Failure of functional imaging with gallium-68-DOTA-D-Phe1-Tyr3-octreotide positron emission tomography to localize the site of ectopic adrenocorticotropic hormone secretion: a case report
1 Endocrine Centre and Department of Medicine, Austin Health and University of Melbourne, PO BOX 5444, Heidelberg West 3081, Victoria, Australia
2 Department of Endocrinology and Diabetes, St Vincent's Hospital and University of Melbourne, PO BOX 2900 Fitzroy 3065, Victoria, Australia
Journal of Medical Case Reports 2011, 5:405 doi:10.1186/1752-1947-5-405Published: 23 August 2011
The diagnostic efficacy of biochemical and imaging modalities for investigating the causes of Cushing's syndrome are limited. We report a case demonstrating the limitations of these modalities, especially the inability of functional imaging to help localize the site of ectopic adrenocorticotropic hormone secretion.
A 37-year-old Arabian woman presented with 12 months of progressive Cushing's syndrome-like symptoms. Biochemical evaluation confirmed adrenocorticotropic hormone -dependent Cushing's syndrome. However, the anatomical site of her excess adrenocorticotropic hormone secretion was not clearly delineated by further investigations. Magnetic resonance imaging of our patient's pituitary gland failed to demonstrate the presence of an adenoma. Spiral computed tomography of her chest only revealed the presence of a non-specific 7 mm lesion in her left inferobasal lung segment. Functional imaging, including a positron emission tomography scan using 18-fluorodeoxyglucose and gallium-68-DOTA-D-Phe1-Tyr3-octreotide, also failed to show increased metabolic activity in the lung lesion or in her pituitary gland. Our patient was commenced on medical treatment with ketoconazole and metyrapone to control the clinical features associated with her excess cortisol secretion. Despite initial normalization of her urinary free cortisol excretion rate, levels began to rise eight months after commencement of medical treatment. Repeated imaging of her pituitary gland, chest and pelvis again failed to clearly localize a source of her excess adrenocorticotropic hormone secretion. The bronchial nodule was stable in size on serial imaging and repeatedly reported as having a nonspecific appearance of a small granuloma or lymph node. We re-explored the treatment options and endorsed our patient's favored choice of resection of the bronchial nodule, especially given that her symptoms of cortisol excess were difficult to control and refractory. Subsequently, our patient had the bronchial nodule resected. The histological appearance of the lesion was consistent with that of a carcinoid tumor and immunohistochemical analysis revealed that the tumor stained strongly positive for adrenocorticotropic hormone. Furthermore, removal of the lung lesion resulted in a normalization of our patient's 24-hour urinary free cortisol excretion rate and resolution of her symptoms and signs of hypercortisolemia.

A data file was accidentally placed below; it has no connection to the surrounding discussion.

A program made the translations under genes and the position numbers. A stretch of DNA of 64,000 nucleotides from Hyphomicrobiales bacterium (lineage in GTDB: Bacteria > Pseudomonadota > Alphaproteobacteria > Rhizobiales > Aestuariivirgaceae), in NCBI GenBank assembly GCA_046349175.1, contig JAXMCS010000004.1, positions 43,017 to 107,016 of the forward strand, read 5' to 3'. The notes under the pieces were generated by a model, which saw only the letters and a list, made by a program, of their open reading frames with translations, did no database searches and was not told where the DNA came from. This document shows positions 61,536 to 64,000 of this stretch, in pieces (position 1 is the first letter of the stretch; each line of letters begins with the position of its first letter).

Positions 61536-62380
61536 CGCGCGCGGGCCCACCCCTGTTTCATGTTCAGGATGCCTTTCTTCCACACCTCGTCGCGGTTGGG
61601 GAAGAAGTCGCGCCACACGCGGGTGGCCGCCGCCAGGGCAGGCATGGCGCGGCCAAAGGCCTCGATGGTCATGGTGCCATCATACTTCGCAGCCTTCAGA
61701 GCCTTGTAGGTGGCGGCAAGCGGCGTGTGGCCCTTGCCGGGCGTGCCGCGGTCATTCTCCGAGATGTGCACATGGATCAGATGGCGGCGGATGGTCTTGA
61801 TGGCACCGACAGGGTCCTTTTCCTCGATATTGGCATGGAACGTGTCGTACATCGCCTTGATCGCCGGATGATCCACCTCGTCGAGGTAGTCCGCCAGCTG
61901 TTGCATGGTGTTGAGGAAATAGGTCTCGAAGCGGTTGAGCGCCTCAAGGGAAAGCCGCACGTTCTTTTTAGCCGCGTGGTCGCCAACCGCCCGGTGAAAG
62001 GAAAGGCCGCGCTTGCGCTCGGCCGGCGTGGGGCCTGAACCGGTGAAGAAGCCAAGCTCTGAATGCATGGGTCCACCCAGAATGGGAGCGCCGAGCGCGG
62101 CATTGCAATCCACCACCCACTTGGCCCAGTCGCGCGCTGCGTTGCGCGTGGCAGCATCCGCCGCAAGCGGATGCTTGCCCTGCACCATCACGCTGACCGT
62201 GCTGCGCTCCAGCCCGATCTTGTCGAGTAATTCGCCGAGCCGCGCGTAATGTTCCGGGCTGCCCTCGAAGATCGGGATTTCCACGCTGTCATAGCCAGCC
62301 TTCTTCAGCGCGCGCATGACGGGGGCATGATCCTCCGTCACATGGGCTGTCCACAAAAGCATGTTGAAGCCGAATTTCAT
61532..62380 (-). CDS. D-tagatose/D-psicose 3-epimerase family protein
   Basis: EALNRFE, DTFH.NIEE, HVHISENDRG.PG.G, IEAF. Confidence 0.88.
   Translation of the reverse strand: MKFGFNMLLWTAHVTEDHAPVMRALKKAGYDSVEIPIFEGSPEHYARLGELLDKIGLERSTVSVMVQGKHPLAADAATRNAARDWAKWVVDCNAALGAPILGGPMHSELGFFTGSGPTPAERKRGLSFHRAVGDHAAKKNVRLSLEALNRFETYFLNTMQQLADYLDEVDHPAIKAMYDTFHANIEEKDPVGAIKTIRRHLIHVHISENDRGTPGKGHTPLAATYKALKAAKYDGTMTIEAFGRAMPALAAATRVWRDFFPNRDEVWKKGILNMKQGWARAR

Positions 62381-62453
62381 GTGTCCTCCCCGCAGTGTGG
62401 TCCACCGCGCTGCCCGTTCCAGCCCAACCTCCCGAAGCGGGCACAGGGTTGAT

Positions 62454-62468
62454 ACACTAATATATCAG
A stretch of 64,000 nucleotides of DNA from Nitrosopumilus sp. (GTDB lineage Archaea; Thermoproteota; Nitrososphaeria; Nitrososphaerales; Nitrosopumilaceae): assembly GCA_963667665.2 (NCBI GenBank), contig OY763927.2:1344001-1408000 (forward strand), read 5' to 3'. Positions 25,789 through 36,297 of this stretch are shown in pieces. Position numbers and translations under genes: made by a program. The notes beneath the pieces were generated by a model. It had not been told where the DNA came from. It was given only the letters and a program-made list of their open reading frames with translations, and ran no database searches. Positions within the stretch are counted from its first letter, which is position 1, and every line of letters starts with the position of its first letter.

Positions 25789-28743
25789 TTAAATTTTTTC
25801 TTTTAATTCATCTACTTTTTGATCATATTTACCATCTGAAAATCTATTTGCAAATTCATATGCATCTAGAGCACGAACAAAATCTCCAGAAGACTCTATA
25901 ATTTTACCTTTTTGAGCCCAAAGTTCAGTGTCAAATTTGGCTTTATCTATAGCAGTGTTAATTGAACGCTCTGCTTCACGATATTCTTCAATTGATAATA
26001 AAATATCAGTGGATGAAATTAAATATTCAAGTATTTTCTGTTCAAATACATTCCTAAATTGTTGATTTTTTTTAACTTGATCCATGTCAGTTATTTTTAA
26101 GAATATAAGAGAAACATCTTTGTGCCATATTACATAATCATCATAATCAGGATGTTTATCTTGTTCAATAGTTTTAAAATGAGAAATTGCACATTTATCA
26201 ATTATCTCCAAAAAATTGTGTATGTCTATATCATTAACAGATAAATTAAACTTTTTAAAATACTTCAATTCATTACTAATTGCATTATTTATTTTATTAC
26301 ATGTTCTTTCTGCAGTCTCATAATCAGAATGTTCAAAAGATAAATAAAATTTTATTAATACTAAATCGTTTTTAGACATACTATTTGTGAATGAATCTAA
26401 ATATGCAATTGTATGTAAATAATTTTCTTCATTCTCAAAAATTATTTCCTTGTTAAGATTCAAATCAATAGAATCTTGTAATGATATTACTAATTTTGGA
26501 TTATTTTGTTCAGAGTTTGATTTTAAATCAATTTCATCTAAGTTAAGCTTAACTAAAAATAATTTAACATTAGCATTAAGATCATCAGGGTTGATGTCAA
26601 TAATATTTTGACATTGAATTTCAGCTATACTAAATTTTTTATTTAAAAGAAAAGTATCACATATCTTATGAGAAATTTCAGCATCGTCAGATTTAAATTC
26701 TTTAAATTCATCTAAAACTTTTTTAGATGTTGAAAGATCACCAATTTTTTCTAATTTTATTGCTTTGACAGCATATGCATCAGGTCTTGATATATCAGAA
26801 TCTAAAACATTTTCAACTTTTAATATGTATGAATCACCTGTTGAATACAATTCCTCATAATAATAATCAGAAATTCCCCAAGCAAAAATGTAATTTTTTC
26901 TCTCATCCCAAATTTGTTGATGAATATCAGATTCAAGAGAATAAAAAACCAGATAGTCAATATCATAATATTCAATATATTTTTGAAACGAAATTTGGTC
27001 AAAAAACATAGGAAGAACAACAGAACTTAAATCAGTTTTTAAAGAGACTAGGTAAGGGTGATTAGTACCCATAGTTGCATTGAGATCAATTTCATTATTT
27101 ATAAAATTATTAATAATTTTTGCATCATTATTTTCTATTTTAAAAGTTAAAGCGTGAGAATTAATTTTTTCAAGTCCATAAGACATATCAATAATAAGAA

This case report demonstrates the complexities and challenges in diagnosing the causes of adrenocorticotropic hormone -dependent Cushing's syndrome. Functional imaging may not always localize the site of ectopic adrenocorticotropic hormone secretion.